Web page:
The following functions are accepted in all versions, but are only effective if a version of libgpiod_dev >= 1.6 is installed. They should be used in the same way as the parameters described above, and will alter the electrical parameters of the GPIO pins if this is supported by the hardware.






The version of libgpiod-dev installed can be determined by the command gpioinfo -v

3. Pins

  • hal_gpio.NAME-in - HAL_OUT The value of an input pin presented in to HAL

  • hal_gpio.NAME-in-not - HAL_OUT An inverted version of the above, for convenience

  • hal_gpio.NAME-out - HAL_IN use this pin to transfer a HAL bit value to a physical output

4. Parameters

  • hal_gpio.reset_ns - HAL_RW - "setp" this parameter to control the pulse length of pins added to the "reset" list. The value will be limited between 0 and thread-period / 4.

5. Functions

  • - Add this to the base thread to update the HAL pin values to match the physical input values.

  • hal_gpio.write - Add this to the base thread to update the physical pins to match the HAL values.

  • hal_gpio.reset - Only exported if there are pins defined in the reset list. This should be placed after the "write" function, and should be in the same thread.

Typically, the read function will be early in the call list, before any encoder counters and the write function will be later in the call list, after stepgen.make-pulses.

6. Pin Identification

Use the pin names returned by the gpioinfo utility. This uses the device-tree data. If the installed OS does not have a device-tree database then the pins will all be called "unnamed" (or similar) and this driver can not be used.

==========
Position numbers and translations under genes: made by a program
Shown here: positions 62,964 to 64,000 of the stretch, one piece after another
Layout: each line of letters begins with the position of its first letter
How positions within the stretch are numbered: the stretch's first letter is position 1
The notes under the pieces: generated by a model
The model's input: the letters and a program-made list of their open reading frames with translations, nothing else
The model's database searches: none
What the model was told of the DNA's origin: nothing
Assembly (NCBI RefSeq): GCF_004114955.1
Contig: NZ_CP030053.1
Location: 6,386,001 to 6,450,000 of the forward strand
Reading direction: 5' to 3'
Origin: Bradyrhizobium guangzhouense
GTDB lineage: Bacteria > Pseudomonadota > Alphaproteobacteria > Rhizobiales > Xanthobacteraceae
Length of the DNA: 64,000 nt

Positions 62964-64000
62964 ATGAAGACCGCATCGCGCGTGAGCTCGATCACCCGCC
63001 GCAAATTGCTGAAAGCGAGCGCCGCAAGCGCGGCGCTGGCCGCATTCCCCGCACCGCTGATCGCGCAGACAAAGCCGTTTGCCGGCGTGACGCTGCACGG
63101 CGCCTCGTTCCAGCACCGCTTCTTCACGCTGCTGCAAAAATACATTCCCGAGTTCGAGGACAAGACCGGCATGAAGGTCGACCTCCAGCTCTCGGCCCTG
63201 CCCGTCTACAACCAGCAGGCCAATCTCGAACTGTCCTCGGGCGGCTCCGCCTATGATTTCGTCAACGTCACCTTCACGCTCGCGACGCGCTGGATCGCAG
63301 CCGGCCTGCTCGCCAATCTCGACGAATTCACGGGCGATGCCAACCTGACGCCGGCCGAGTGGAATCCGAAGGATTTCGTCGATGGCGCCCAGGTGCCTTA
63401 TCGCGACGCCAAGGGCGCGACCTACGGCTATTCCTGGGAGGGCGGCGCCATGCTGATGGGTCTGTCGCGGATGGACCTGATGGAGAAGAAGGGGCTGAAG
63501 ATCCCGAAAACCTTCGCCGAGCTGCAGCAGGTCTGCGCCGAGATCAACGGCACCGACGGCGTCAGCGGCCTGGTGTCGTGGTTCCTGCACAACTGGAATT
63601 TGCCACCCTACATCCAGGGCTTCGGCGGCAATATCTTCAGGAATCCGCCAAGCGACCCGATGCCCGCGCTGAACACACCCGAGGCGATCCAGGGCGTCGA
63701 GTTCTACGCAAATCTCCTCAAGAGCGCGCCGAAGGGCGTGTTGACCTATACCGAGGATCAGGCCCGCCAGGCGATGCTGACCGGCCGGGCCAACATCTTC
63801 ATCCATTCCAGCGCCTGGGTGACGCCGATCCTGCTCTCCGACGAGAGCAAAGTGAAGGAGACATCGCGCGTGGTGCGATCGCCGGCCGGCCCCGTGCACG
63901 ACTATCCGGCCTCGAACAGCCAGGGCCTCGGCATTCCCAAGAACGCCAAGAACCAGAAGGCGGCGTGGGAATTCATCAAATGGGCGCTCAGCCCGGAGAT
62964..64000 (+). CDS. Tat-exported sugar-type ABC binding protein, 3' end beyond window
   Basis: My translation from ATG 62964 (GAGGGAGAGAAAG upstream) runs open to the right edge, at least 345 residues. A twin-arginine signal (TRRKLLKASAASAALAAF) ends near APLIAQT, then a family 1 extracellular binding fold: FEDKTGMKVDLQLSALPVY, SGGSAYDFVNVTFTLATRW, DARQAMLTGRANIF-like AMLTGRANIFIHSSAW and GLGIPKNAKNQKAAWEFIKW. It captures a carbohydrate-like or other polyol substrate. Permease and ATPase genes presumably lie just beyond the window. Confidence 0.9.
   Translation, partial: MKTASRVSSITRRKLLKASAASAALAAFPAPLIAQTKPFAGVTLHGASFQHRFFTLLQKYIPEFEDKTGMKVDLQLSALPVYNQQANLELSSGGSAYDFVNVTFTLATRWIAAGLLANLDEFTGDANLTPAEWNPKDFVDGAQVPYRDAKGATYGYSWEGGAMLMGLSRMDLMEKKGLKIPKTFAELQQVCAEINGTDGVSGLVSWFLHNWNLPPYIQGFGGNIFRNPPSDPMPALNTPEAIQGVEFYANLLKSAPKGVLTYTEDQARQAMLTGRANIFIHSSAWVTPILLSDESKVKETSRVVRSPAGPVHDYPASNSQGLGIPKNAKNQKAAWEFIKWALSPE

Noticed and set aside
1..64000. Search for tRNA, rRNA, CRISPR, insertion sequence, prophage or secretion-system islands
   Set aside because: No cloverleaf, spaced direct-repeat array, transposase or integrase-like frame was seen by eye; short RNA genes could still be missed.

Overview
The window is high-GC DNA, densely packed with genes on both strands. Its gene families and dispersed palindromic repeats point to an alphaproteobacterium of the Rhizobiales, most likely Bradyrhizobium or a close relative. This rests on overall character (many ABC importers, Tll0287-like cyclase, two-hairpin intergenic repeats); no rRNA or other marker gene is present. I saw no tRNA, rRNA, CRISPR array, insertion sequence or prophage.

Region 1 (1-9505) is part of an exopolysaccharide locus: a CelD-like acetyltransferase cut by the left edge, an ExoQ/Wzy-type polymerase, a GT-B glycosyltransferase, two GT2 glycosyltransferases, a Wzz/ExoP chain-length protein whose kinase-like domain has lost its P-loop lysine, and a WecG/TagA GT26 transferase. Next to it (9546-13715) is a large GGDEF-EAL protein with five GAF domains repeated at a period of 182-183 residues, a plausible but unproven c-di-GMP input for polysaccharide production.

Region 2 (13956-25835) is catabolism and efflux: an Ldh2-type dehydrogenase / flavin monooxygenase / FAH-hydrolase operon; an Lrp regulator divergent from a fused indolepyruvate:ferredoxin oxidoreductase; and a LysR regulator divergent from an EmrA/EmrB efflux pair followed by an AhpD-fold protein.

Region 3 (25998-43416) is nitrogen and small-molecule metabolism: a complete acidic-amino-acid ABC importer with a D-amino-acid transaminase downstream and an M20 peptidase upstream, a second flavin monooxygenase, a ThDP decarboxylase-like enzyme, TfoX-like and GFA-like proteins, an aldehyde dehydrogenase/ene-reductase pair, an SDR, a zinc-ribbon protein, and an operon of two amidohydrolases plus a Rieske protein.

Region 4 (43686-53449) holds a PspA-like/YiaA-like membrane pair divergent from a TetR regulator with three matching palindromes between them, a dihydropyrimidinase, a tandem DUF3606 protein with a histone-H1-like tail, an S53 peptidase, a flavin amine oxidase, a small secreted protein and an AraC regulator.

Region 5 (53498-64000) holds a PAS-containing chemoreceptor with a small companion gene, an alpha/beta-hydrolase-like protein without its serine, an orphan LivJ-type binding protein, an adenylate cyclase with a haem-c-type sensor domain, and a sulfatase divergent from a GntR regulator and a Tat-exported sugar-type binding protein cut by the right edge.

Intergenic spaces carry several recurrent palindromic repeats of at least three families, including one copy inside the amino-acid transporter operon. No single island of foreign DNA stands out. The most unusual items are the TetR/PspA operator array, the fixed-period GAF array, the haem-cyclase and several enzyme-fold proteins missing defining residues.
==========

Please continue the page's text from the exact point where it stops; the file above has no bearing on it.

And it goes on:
A further update to this driver might allow access by index number, but this is not currently supported.

7. Troubleshooting permissions problems.

If "access denied" messages are returned on loading the driver, try the following recipe: (Should not be needed for Raspbian, and will need to be modified to match the actual GPIO chip name on non-Pi platforms)

  1. Create a new group gpio with the command

    sudo groupadd gpio
  2. Create a file called 90-gpio-access with the following contents (this is copied from the Raspbian install)

    SUBSYSTEM=="bcm2835-gpiomem", GROUP="gpio", MODE="0660"
    SUBSYSTEM=="gpio", GROUP="gpio", MODE="0660"
    SUBSYSTEM=="gpio*", PROGRAM="/bin/sh -c '\
            chown -R root:gpio /sys/class/gpio && chmod -R 770 /sys/class/gpio;\
            chown -R root:gpio /sys/devices/virtual/gpio && chmod -R 770 /sys/devices/virtual/gpio;\
            chown -R root:gpio /sys$devpath && chmod -R 770 /sys$devpath\
    SUBSYSTEM=="pwm*", PROGRAM="/bin/sh -c '\
            chown -R root:gpio /sys/class/pwm && chmod -R 770 /sys/class/pwm;\
            chown -R root:gpio /sys/devices/platform/soc/*.pwm/pwm/pwmchip* && chmod -R 770 /sys/devices/platform/soc/*.pwm/pwm/pwmchip*\
  3. Add the user who runs LinuxCNC to the gpio group with

    sudo usermod -aG gpio <username>

8. Author

Andy Pugh

9. Known Bugs

None at this time.